Super Committee Progress Appears To Be At ‘Impasse’
As the clock ticks toward the panel's Thanksgiving deadline, the question of raising taxes continues to be a sticking point. Republicans and Democrats appear to be trying to "horsetrade" revenue increases for entitlement program cuts. In the background, 33 Republican senators sent a letter to the committee insisting on "no net tax increase."
The Washington Post: Debt-Reduction Super Committee Talks Appear To Be At An Impasse
Washington's latest exercise in debt reduction appeared to be at an impasse Thursday, as members of a special congressional committee barreled toward a Thanksgiving deadline with no movement on the fundamental question of whether to raise taxes. … As GOP super committee members huddled Thursday afternoon with House Speaker John A. Boehner (R-Ohio) and Senate Minority Leader Mitch McConnell (R-Ky.), GOP aides and lawmakers close to the process said they were still trying to horsetrade with Democrats over revenue increases and cuts to entitlement programs, such as Medicare and Medicaid (Montgomery, 11/3).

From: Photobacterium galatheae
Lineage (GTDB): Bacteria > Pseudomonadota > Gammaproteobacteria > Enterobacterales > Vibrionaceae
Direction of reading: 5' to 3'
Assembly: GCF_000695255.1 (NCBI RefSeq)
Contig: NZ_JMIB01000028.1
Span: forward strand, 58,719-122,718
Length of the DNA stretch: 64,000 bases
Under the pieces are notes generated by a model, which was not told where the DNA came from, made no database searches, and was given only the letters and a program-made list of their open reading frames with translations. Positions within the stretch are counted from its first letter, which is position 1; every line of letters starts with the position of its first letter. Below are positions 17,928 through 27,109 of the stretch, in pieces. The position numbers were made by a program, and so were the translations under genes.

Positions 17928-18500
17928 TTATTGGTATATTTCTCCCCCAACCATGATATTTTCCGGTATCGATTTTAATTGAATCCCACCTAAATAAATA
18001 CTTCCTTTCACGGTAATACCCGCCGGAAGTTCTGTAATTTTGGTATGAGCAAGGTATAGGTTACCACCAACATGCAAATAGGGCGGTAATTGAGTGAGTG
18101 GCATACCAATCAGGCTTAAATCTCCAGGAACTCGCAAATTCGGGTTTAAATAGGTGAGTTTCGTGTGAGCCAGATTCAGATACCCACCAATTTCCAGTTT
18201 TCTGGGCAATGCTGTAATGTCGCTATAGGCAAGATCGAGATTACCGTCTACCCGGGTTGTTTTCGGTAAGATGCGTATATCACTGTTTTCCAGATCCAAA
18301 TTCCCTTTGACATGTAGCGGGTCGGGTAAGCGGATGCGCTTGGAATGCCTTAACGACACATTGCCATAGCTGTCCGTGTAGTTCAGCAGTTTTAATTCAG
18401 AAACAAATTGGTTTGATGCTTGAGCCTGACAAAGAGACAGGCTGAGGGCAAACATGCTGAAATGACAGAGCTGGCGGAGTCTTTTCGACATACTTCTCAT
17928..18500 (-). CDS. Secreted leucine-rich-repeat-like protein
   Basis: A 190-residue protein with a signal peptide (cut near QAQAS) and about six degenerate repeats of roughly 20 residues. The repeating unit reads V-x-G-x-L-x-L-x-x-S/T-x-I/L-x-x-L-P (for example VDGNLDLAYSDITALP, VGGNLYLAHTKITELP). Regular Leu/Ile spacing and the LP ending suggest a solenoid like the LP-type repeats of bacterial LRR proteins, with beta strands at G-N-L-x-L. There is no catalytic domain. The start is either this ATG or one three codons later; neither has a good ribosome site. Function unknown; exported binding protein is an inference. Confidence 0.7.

The New York Times: GOP Senators' Letter Clouds Talks On Deficit
As a powerful Congressional committee searched desperately for ways to reduce the federal budget deficit, conservative Republicans and progressive Democrats hardened their positions on Thursday by drawing lines that will make it more difficult for the panel to find consensus. A group of 33 Republican senators sent a letter to members of the panel insisting on "no net tax increase" (Pear, 11/3).
Los Angeles Times: GOP Senators Warn Super Committee On Taxes
The message was taken as a blow to efforts to put both tax hikes and spending cuts on the table as the super committee struggles to meet its Thanksgiving deadline. Republicans have been steadfast in their refusal to raise taxes, and Democrats are only willing to engage in cuts to Medicare and other entitlement programs if new revenues are part of the mix (Mascaro, 11/3).
The New York Times: Interest Groups Try To Catch Debt Committee's Ear
Health care providers, worried about Medicaid cuts and other programs, have taken out big ads around Washington to make their case. Lobbyists for defense contractors have been meeting with Congressional staff members to warn of the threat to national security if weapons programs are slashed. Some farmers are anxious to avoid cuts in crop subsidies. And cities and counties warn of rising crime rates if federal financing for police, fire services and the like are curtailed (Lichtblau, 11/3).